We're Passionate About Inspiring Others
The owner of The Doll’s House Art Gallery had always loved tiny things; The Borrowers, Sylvanians, Scalextric, model villages.. She inherited a doll’s house from her late mother in 2016 that was handmade in the 1950s by her grandfather, whom she never met. She discovered that it was a cathartic way to connect with her history and memories and that she really enjoyed renovating and personalising it, she bought another in 2017 with the intention of combining a new hobby with her passion for arts for wellbeing. Life got in the way… Then in 2020, a pandemic happened! And The Doll’s House Art Gallery was founded in August 2020, with aims to entertain, distract and boost the mental wellbeing of anyone who wanted to get involved, including making or promoting art or visiting.
An open call for artists saw artists from as far away as Texas submit work! In December 2020 it housed the “Christmas at Home” installation as part of Levenshulme Community Christmas Windows art trail #LevyXmas
The original idea was for the gallery to tour small galleries and venues in Greater Manchester, complete with artwork or artwork added to it, which may still happen in the future. The pandemic inspired the idea of window exhibits.
Sharing of artists is done as often as possible by the volunteer gallery team online to try to help artists fulfil their dreams! The team are artists themselves and are aware that mini work is still work and that some people already sell miniature, also of the pressures of selling artwork and the pandemic’s impact on livelihood. The gallery is not trying to profit (yet!) other than trying to share artist’s work online, and bring a bit of fun and colour to Levenshulme!
Want to connect with us? Want to collaborate? Contact us on Instagram,
Facebook @TheDollsHouseArtGallery or at
Q&A with Lisa Fitzgerald, Gallery Manager
and Jo Fountain for Locked in Light #SignedTimes
Why did you open a tiny gallery?
I’ve always loved tiny things, model villages, Sylvanian Families, doll’s houses and particularly The Borrowers, making small things from human sized things.. At first I wanted to open a tiny gallery because of my love of miniature. I work in a full-sized art gallery and visit them frequently, I create miniature art myself and have previously created window displays so perhaps they all just came together.. Also, having enjoyed (and finished) renovating an heirloom doll's house made by my grandfather and left to me by my mother, I felt I wanted to start another project. I bought a doll's house, but life interfered and I didn't have the motivation for it until the pandemic began. In March 2020 I decided that I needed to force myself to take on a (at least in part) offline creative project that connects people. I wanted it to make me smile, and others too. I also hoped it could be a way to inspire and promote artists and locals during a difficult time. I think there is something special about miniature, not just because it's cute or impressive when people create in miniature. it's like another world, maybe it's something to do with having an outside perspective.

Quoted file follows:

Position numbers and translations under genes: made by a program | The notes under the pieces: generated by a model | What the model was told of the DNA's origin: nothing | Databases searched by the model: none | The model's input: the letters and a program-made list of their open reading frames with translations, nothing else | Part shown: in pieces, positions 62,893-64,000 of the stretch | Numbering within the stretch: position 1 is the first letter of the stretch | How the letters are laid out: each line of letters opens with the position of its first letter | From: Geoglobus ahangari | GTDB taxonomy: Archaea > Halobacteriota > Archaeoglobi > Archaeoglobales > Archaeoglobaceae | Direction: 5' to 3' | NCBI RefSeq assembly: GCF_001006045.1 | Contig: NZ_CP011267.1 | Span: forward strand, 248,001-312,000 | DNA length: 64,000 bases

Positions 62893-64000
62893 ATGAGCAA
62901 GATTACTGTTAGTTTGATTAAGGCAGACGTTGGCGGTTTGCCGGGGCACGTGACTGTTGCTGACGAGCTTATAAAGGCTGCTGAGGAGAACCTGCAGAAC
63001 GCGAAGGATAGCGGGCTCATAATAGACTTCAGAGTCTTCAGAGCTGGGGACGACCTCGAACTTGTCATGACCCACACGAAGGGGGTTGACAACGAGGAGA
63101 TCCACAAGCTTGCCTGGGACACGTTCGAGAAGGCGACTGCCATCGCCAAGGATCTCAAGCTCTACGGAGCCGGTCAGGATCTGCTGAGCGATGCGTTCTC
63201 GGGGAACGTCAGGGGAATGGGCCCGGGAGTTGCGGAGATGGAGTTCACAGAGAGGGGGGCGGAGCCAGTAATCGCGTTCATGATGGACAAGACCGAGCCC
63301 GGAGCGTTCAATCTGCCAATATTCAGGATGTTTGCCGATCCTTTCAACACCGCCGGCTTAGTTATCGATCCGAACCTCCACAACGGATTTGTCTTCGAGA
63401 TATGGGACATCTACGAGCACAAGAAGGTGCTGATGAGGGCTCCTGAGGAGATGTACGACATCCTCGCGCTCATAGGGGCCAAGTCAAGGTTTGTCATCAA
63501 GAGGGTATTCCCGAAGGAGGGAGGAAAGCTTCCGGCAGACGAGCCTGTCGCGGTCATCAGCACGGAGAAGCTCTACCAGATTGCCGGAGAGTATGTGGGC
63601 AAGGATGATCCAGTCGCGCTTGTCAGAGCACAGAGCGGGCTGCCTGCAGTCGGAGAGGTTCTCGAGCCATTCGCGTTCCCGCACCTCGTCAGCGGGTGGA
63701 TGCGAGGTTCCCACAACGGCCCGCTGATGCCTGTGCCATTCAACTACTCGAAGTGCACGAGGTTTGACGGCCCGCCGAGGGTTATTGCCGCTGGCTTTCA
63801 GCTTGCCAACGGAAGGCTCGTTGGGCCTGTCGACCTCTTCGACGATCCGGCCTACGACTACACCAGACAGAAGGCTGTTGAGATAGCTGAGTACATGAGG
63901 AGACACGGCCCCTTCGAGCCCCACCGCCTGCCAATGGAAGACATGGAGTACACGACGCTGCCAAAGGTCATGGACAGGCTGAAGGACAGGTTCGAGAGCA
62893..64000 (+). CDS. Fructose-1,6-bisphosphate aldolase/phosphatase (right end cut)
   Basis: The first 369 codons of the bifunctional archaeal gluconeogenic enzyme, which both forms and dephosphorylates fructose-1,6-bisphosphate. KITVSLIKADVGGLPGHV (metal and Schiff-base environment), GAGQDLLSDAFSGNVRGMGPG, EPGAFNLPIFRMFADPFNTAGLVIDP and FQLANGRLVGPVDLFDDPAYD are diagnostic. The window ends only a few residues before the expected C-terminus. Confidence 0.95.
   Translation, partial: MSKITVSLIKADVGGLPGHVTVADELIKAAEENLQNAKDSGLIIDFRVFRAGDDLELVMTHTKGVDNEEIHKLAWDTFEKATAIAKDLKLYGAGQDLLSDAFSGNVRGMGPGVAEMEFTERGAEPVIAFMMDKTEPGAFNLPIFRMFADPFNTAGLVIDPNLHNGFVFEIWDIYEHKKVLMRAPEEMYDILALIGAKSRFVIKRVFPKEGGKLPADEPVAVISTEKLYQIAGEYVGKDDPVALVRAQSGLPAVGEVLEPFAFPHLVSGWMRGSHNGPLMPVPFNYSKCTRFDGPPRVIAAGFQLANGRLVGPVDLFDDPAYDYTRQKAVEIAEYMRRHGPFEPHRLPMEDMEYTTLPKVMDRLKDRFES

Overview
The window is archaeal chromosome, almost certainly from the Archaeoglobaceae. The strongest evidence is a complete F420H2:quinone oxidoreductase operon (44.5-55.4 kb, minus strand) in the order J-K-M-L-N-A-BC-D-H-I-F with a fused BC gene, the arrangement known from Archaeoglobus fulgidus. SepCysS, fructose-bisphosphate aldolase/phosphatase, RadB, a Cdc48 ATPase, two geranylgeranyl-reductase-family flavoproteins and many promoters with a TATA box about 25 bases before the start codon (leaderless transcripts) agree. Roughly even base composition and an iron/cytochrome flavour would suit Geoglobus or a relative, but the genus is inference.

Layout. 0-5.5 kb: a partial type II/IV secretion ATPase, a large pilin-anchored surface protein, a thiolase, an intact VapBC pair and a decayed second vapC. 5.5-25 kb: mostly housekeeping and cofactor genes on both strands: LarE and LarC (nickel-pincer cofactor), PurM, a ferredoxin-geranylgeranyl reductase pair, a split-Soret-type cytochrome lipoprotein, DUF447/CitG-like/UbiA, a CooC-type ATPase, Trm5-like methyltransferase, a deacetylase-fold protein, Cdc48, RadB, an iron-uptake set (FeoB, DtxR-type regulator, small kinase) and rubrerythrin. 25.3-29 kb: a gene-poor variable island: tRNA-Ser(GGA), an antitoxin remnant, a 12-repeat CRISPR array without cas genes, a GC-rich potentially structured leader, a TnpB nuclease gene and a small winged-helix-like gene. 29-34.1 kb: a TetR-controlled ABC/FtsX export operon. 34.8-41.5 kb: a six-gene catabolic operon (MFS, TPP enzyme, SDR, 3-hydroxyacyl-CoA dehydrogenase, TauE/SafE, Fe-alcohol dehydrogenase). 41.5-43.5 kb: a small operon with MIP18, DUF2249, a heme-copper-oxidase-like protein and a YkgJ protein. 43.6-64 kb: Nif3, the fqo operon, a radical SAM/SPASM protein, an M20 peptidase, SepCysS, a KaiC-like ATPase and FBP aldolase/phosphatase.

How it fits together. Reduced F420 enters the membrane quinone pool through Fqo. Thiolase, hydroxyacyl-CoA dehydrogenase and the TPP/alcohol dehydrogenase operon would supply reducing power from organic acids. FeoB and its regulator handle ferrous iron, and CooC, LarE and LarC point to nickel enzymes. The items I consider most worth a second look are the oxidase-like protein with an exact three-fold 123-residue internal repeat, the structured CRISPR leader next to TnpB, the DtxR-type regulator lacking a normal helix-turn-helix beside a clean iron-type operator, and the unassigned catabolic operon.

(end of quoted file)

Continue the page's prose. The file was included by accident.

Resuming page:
What do you exhibit?
As of November 2020 the gallery is exhibiting artwork received after an open call. Pieces were sent to us by people from mostly Manchester, around the UK, and even Texas, USA! It is a varied mix of work from photography and video to sculpture, paintings and craft. There is also a mini "shop" of tiny homewares and stationery. As the gallery is currently in a bay window, its future could be for it to get its own perspex frontage and then house further opens, solo exhibitions, seek local business partnerships, run related workshops, tour other venues and possibly earn money as a not-for-profit artist space. It would be great to enable organisations to use their imaginations to promote their work within it.
What do you wish you had known before you opened your gallery?
That curating a tiny exhibition isn't actually much less work and time than a full-sized one! There is quite a bit of time for admin and marketing required too. And always remove patterned wallpaper before painting it white!
What is the best thing about running a tiny gallery?
Providing a safe and engaging activity during a time when people are mostly housebound has been quite rewarding, seeing local people tag their friends and get excited about it online. Hearing whoops of delight and awe - I think the fact that the art is miniature is particularly impressive to "non-artists", and children and dreamers are enchanted by the miniature aspect alone. I am really happy to have been able to bring art to my community of Levenshulme when many venues have been forced to close. Also just getting to look at tiny art; what's better really, other than tiny cats looking at tiny art?
What advice would you give someone starting a tiny gallery?
It's a good idea to troubleshoot your "business" model! Do a risk assessment and have systems in place. Be passionate about it. If you're not and it's going to fizzle immediately, wait until you are! Do your research and have a unique style and story that captures people's imaginations. I think it's fine to want to include your own work, but don't just do it for yourself... Inspire, engage, have fun!
Interested in opening your own Micro Gallery? Buy the Tiny Cat Gallery's manual!